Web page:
JONES: I think that even the insiders have a tough time figuring out what’s going on and who’s responsible, and for that reason, having clear patterns of accountability, say, within . . . If corporations want clear lines of accountability so that the people inside can assess the value being created by the 100 or 200 people there, monitoring on a regular basis, then modern democracies of any type must face that problem to a much greater degree. So that’s why I think that the idea of some line of responsibility, some line of who’s in charge is crucial.
COWEN: Is trial by jury a good idea?
JONES: Yes. This is something I, again, thought about. I tend to think that trial by jury balances the ignorance of the typical person who might go in. Juries are intentionally made ignorant about the case that they’re supposed to be evaluating. It seems to balance that weakness against the big benefit of individual responsibility. There’s a small number of people making this decision. And I think that the incentive for becoming informed is a greater benefit than the cost of having people who are quite uninformed on the particular topic.
COWEN: Are there mechanisms of accountability for politicians which do not rely so heavily on voters? And why don’t we do much more of that?
JONES: Oh, that’s good question. You’re right. An old classic example of this would be — well, now classic — is something like New Zealand’s contract for its central banker —
JONES: — where if the central bank fails to meet its inflation target, the head of central bank gets fired. Part of the reason we don’t do that is that the kind of punishments that they’re willing to give out aren’t that great, aren’t very extreme. I think it’s a little bit of a puzzle that we don’t have the equivalent of real performance bonuses based on fairly objective measures for things like this.
COWEN: Do you think other people underrate small, open economies? Because they’re very accountable to global markets, right?
JONES: Oh, yes.
COWEN: That’s not a voter-driven phenomenon. So in your view, they should do better than, maybe, most people are expecting?
JONES: Yes, exactly. I think this has been proven since the global financial crisis. The small, open economies learned their lesson in the 1997 Asian financial crisis. They made their banking systems far more robust. They made their regulatory systems more effective. They increased their capital requirements.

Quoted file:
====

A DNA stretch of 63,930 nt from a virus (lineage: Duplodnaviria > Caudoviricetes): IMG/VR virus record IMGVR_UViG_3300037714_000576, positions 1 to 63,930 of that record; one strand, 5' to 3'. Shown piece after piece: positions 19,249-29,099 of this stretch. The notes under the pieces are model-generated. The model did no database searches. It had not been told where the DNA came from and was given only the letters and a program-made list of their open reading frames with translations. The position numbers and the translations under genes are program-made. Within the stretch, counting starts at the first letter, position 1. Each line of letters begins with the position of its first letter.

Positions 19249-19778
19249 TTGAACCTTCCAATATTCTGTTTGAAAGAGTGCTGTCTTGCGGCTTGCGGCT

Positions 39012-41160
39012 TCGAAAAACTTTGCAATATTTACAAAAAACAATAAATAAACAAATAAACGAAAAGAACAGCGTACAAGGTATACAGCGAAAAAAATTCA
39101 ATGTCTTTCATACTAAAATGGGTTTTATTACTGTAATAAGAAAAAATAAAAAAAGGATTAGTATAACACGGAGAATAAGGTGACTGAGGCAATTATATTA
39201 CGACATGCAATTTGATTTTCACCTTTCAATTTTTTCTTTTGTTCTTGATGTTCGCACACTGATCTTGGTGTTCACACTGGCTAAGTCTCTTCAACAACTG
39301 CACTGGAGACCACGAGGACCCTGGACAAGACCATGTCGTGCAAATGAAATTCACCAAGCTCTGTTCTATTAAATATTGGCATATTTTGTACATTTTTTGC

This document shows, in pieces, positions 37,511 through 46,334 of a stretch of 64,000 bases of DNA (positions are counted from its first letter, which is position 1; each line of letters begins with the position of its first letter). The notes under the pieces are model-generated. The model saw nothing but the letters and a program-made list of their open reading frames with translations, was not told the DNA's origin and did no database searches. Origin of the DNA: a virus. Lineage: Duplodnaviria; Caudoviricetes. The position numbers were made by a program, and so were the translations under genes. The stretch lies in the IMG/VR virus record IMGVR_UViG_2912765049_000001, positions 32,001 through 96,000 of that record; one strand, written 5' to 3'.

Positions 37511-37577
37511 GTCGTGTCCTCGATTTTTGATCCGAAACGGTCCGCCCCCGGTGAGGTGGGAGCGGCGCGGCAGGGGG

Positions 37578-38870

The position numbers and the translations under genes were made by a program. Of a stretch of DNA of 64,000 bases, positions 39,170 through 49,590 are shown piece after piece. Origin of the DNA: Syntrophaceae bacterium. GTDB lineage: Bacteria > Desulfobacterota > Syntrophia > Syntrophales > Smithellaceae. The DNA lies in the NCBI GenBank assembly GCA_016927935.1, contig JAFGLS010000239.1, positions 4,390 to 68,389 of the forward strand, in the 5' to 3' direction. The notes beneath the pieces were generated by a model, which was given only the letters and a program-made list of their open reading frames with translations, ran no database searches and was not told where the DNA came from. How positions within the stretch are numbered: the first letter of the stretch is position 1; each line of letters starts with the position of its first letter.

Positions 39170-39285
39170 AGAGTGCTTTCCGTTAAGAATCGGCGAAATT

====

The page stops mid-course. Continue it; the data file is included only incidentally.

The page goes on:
COWEN: But you have Iceland, Ireland — they totally blow up in the later financial crisis, the 2008 one.
JONES: True, but those were richer countries. The middle-income countries, the ones who were actually hit by the Asian financial crisis — they learned their lesson and they stuck with it. If the message is that people can only learn from something that happened to their own country in the last 20 or 30 years, that’s a lesson itself, but that’s far more than most people learn in their whole lives.
COWEN: A long-standing debate from professional sports — should we let the fans elect the all-star teams?
JONES: [laughs] Obviously, this is a great lesson in democracy right there. All-star teams tend to have good players, but all-star games are low stakes. So it’s a little bit hard to evaluate all-star games as versions of that actual sport, for one thing. So you can’t evaluate that too much. But coaches get paid a lot for a reason. That ability to assemble the right team is a scarce resource, and it’s very difficult to pull off. It’s very hard for outsiders to know when teams work well.
COWEN: The old Athenian system, representation by lot — choose members of the legislature more or less randomly. Or the Venetian system has a random element in it, the old Renaissance Venetian system. Good idea or a bad idea? When can it work?
JONES: These systems seem to work in small polities. Small government seems to work well with a version of election by lot. And we use versions of election by lot in trials. You’re basically selected randomly to be on a trial as a juror. And many judges are assigned to cases relatively randomly, although those are people who already preselected.
COWEN: But at the margin, should we do more of it? We could choose a departmental chairperson by lot, right?
JONES: Yes, you’re right. We could choose —
COWEN: The bridge club could use it?
JONES: No, I tend to think that when it comes to management skills, which is what a lot of these governance-type jobs are about, that’s where we really want some level of expertise, skill at that particular management trait.
Where juries are good is where selecting people randomly from the populace is most valuable, when we’re trying to figure out the opinion of the populace, and we want people to carefully think about an issue. We should be selecting from the populace at random when we really want the most informed opinion of a typical person. That aligns the incentives well.
COWEN: For the United States, what is the most effective way, in your view, that you would want us to have 10 percent less democracy? What’s the one thing you would change?